Tuesday, September 08, 2009

LRC on the siege

Literary Review of Canada has a terrific survey, now online, of a group of books about the Plains of Abraham, by the young Toronto writer Jack Mitchell.

As an amateur strategist, Mitchell has a cranky idea or two. At least, this amateur strategist isn't much taken with his idea that Montcalm should have frittered away his troops trying to hold unsustainable outposts like Point Lévis, or that the February 1760 battle at Ste-Foy mattered much in the scale of things.

But in assessing the merits of the various books, Mitchell is both generous and astute. Even more so when he reflects on the wrangles last February that led to the cancellation of a planned "reenactment" of the battle. As Mitchell suggests, the cancellation proved, not the irrelevance of Canadian history but the fact that it is almost too important. A "let's have fun and promote tourism" attitude to the Plains of Abraham was absolutely the wrong way to grasp the significance of Canadian past.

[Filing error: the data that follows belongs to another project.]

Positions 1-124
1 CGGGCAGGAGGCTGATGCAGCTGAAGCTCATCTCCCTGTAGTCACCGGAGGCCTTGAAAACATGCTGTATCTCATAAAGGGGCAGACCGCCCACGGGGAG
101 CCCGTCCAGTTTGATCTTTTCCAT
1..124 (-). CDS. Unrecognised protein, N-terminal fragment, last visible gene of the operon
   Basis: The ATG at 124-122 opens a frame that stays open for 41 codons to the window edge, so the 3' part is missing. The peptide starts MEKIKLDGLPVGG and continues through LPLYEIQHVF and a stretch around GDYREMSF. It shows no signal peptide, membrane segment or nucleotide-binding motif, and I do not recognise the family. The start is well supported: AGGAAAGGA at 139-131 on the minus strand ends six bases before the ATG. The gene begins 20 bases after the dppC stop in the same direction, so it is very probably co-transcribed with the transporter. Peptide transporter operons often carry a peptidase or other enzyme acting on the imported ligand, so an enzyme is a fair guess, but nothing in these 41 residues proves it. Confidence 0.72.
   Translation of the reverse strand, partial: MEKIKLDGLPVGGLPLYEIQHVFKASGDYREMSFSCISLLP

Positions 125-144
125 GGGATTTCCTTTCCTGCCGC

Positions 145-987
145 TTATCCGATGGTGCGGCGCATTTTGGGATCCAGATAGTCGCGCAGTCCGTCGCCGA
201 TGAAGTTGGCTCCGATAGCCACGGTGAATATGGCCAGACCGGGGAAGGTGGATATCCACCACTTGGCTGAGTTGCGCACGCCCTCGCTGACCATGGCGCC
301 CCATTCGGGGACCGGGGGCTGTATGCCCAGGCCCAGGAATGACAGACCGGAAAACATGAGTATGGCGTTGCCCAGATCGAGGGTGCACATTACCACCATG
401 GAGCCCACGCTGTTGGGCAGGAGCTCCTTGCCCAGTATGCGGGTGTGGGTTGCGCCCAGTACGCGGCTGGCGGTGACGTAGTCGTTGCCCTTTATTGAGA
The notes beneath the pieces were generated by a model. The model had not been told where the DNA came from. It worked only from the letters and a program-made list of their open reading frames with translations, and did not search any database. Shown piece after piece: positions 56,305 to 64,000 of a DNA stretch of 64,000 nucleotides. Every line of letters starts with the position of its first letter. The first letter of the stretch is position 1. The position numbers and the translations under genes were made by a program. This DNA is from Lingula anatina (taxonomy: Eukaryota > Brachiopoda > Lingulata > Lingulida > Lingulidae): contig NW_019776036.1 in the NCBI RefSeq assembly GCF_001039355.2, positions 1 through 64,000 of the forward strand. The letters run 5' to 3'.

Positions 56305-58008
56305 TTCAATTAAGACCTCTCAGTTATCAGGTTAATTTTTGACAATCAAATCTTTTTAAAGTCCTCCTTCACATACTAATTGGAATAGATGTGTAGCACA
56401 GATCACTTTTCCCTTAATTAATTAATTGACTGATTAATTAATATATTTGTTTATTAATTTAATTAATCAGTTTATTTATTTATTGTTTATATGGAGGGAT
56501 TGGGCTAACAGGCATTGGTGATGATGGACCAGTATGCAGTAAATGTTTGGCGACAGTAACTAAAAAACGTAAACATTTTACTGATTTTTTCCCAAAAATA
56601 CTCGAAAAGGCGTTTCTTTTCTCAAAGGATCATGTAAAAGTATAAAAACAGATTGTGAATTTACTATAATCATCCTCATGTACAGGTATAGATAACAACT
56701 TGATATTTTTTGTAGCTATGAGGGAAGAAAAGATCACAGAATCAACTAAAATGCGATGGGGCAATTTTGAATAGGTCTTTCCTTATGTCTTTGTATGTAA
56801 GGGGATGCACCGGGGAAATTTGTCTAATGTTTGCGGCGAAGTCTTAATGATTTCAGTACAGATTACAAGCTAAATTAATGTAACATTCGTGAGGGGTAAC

The organizers of opposition of the renactment were labelled "hardline separatists" and no doubt some were. But they spoke for at least some who care about history and about Canada.

Before reading Mitchell, I had been unaware of the book pictured, which seems to have done in book form and properly, more or less what we've been messing with here in our Live-Blog: Québec, ville assiégée, 1759–1760 by Jacques Lacoursière and Hélène Quimper, published by Séptentrion.

Also not to be missed, in the current LRC Letters section (but I think you have to have the hardcopy for that, at least so far): Michael Bliss's fiery-and-thoughtful-too opinion of last winter's prorogation wrangle.
Follow @CmedMoore